Ok, here we go. The first thing you must do when trying to identify S/R levels is to find places on charts where price was rejected. The market never moves in a straight line and as it advances, it creates highs and lows. The highs become resistance and the lows are now support, just like the picture below.
Once the resistance is broken, we have a new high forming and that will become resistance. The lows are support and the next higher low (in an uptrend – see picture above) will become the new support. We call this minor resistance and minor support. If price touches a level of support or resistance more than once, that level will become stronger and we will call it major support and major resistance. Here is an example of major support:
And major resistance:
Once you have identified a major S/R level, keep it on your chart, because even when it will break, it will still be important. Broken support levels often become resistance and broken resistance often becomes support. This is valid for minor and major levels. Here is a picture to help you understand:
There is one more very important thing you should know about S/R levels: they are not exact numbers, but more a zone that rejects price. In the picture below, we have a zoomed out chart for you to see how S/R levels are sometimes a zone. When you will watch the charts, you will encounter a lot of situations where price apparently broke the level, but was soon rejected. That is still a valid S/R level.
Trading Support and Resistance levels
Just like in the case of trend lines, you can trade the bounce or the break of a S/R level, but knowing what are the conditions for a valid break or bounce will come with time and experience. We can give you a tip though: the break of a S/R level by long candles, with small or no wicks and strong momentum, is more likely to be a real break. What we know with a high level of probability is that price will react when it meets a S/R level. Sometimes, even the lack of reaction is by itself a reaction. Let us explain this with an example: price formed a nice level of support, touching it five times and being rejected every time, but the sixth time, it went right through, with no reaction to the previously strong level of support. This is a clear indication of tremendous selling pressure and probably you won’t even see a test from below of the level, but price will continue its move down. This is when no reaction to a S/R level actually means price reacted.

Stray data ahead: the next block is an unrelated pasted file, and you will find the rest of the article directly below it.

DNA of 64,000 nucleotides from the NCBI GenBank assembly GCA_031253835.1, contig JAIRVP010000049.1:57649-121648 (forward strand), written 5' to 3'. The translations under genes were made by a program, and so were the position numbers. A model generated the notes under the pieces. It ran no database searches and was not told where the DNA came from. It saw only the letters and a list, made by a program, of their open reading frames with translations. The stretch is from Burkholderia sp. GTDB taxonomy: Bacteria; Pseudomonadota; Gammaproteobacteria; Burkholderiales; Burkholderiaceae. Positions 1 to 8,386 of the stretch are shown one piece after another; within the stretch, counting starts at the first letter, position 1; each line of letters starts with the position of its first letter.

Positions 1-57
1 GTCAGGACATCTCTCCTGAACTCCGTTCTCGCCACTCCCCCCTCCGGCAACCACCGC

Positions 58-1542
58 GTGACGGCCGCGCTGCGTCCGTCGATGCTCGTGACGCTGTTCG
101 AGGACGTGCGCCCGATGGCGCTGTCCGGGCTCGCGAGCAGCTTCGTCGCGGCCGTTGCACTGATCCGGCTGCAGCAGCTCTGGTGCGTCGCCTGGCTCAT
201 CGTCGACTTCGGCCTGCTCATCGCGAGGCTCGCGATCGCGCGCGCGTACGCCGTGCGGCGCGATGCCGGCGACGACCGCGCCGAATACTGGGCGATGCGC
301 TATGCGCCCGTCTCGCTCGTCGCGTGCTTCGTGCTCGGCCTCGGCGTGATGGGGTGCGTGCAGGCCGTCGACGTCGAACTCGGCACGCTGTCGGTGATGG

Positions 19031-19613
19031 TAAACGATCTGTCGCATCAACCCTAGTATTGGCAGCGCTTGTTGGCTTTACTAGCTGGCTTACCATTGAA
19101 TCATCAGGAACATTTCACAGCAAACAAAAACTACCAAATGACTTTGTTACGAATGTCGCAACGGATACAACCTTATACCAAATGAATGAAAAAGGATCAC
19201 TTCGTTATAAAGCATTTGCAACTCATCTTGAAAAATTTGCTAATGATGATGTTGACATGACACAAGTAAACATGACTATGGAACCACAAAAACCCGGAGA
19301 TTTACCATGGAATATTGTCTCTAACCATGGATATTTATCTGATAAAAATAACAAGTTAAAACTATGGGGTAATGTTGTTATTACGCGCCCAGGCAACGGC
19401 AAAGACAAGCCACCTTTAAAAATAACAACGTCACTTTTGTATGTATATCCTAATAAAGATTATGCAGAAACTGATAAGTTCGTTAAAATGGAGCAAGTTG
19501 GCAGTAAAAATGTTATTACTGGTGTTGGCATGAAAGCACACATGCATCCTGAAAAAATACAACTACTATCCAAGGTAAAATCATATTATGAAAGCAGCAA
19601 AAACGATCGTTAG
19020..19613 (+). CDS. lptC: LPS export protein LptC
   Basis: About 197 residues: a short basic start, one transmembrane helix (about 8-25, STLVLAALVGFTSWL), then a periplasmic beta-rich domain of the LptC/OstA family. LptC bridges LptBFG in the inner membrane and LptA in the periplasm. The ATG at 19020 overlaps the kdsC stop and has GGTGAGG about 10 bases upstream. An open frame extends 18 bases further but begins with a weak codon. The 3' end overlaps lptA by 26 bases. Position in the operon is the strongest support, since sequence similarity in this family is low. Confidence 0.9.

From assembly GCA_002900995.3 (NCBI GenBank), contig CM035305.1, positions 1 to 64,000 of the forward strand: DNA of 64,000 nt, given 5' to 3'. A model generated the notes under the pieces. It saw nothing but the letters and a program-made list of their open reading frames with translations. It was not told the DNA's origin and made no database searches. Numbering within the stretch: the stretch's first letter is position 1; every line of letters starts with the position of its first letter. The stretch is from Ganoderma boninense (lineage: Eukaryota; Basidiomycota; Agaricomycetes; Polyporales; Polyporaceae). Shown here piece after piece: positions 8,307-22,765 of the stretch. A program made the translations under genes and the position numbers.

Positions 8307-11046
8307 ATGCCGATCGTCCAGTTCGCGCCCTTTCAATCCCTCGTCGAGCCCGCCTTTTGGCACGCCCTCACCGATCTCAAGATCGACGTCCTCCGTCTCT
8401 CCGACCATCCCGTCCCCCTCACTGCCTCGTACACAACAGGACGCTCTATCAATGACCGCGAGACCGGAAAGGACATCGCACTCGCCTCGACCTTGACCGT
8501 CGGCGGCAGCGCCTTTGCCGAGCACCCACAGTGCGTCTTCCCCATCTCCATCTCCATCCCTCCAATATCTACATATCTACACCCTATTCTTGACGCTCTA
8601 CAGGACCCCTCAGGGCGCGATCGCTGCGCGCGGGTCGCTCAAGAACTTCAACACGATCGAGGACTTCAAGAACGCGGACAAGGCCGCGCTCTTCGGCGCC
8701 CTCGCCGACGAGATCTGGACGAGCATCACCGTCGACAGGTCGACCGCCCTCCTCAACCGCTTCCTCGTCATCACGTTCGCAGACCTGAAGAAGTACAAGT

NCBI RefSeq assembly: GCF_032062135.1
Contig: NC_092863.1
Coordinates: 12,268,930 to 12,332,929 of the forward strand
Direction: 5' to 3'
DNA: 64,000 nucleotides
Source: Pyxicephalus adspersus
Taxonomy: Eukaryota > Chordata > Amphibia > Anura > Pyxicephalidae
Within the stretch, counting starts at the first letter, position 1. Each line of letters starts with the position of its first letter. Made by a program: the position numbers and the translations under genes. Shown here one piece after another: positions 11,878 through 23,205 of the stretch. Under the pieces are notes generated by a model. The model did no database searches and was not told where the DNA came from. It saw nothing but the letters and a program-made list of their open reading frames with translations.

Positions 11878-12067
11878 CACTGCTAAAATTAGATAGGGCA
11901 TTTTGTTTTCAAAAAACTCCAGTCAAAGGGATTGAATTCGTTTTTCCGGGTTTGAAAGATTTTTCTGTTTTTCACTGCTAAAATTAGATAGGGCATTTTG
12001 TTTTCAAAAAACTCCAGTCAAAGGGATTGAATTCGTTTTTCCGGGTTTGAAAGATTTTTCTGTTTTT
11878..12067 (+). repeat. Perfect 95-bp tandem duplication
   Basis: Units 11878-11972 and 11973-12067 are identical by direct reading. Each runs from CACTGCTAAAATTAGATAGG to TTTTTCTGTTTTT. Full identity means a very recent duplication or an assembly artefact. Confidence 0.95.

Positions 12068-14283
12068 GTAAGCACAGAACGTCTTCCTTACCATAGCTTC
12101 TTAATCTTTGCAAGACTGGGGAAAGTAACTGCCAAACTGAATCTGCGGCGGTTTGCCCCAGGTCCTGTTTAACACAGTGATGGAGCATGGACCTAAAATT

Further, we will go into more detail regarding the psychology behind the support level in the case presented above: sellers are trying to push the price through the support level, but every time they reach the support, buyers push the price higher. As we know, all levels fail and eventually our support level will fail too. When that happens, more sellers join, because they can see clearly now that buyers lost the battle. Those additional sellers will bring the price even lower. And there is something that plays a very important role: usually Stop Loss orders are placed by buyers a few pips behind the support level.
Remember one of our first lessons when we said “…when we close a transaction we actually take the opposite trade to our initial one”. Well, a buyer with a Stop Loss hit turns into...you guessed it – a seller. Now the sellers greatly overwhelm the buyers and the remaining buyers have no power. All this mechanism generates the massive amount of selling pressure needed by price to break that level of support without even returning to test it from below. After all, psychology has a lot to do with trading because markets are driven by human emotions and we can’t always control those.